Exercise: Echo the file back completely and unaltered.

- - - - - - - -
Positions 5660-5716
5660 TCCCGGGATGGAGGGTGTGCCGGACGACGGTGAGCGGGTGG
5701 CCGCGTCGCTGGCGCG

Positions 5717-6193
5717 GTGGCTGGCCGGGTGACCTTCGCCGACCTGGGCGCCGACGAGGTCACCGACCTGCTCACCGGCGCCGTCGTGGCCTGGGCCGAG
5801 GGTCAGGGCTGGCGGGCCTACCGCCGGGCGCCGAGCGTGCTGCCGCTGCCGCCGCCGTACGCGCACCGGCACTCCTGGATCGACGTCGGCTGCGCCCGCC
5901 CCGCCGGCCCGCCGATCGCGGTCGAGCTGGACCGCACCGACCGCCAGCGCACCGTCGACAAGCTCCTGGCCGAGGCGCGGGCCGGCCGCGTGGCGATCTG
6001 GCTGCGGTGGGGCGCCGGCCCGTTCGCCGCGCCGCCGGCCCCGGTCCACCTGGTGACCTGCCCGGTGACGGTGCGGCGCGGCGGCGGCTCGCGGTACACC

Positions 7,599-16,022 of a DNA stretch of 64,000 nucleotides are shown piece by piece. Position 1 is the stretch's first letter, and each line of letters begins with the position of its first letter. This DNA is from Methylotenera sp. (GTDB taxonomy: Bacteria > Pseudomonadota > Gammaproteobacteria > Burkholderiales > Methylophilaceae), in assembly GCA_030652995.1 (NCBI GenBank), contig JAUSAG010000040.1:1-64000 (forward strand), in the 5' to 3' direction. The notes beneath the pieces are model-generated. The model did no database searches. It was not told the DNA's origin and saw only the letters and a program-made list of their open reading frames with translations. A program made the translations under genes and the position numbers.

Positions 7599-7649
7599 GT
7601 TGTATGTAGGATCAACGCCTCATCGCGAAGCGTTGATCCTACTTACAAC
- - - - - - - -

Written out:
Positions 5660-5716
5660 TCCCGGGATGGAGGGTGTGCCGGACGACGGTGAGCGGGTGG
5701 CCGCGTCGCTGGCGCG

Positions 5717-6193
5717 GTGGCTGGCCGGGTGACCTTCGCCGACCTGGGCGCCGACGAGGTCACCGACCTGCTCACCGGCGCCGTCGTGGCCTGGGCCGAG
5801 GGTCAGGGCTGGCGGGCCTACCGCCGGGCGCCGAGCGTGCTGCCGCTGCCGCCGCCGTACGCGCACCGGCACTCCTGGATCGACGTCGGCTGCGCCCGCC
5901 CCGCCGGCCCGCCGATCGCGGTCGAGCTGGACCGCACCGACCGCCAGCGCACCGTCGACAAGCTCCTGGCCGAGGCGCGGGCCGGCCGCGTGGCGATCTG
6001 GCTGCGGTGGGGCGCCGGCCCGTTCGCCGCGCCGCCGGCCCCGGTCCACCTGGTGACCTGCCCGGTGACGGTGCGGCGCGGCGGCGGCTCGCGGTACACC

Positions 7,599-16,022 of a DNA stretch of 64,000 nucleotides are shown piece by piece. Position 1 is the stretch's first letter, and each line of letters begins with the position of its first letter. This DNA is from Methylotenera sp. (GTDB taxonomy: Bacteria > Pseudomonadota > Gammaproteobacteria > Burkholderiales > Methylophilaceae), in assembly GCA_030652995.1 (NCBI GenBank), contig JAUSAG010000040.1:1-64000 (forward strand), in the 5' to 3' direction. The notes beneath the pieces are model-generated. The model did no database searches. It was not told the DNA's origin and saw only the letters and a program-made list of their open reading frames with translations. A program made the translations under genes and the position numbers.

Positions 7599-7649
7599 GT
7601 TGTATGTAGGATCAACGCCTCATCGCGAAGCGTTGATCCTACTTACAAC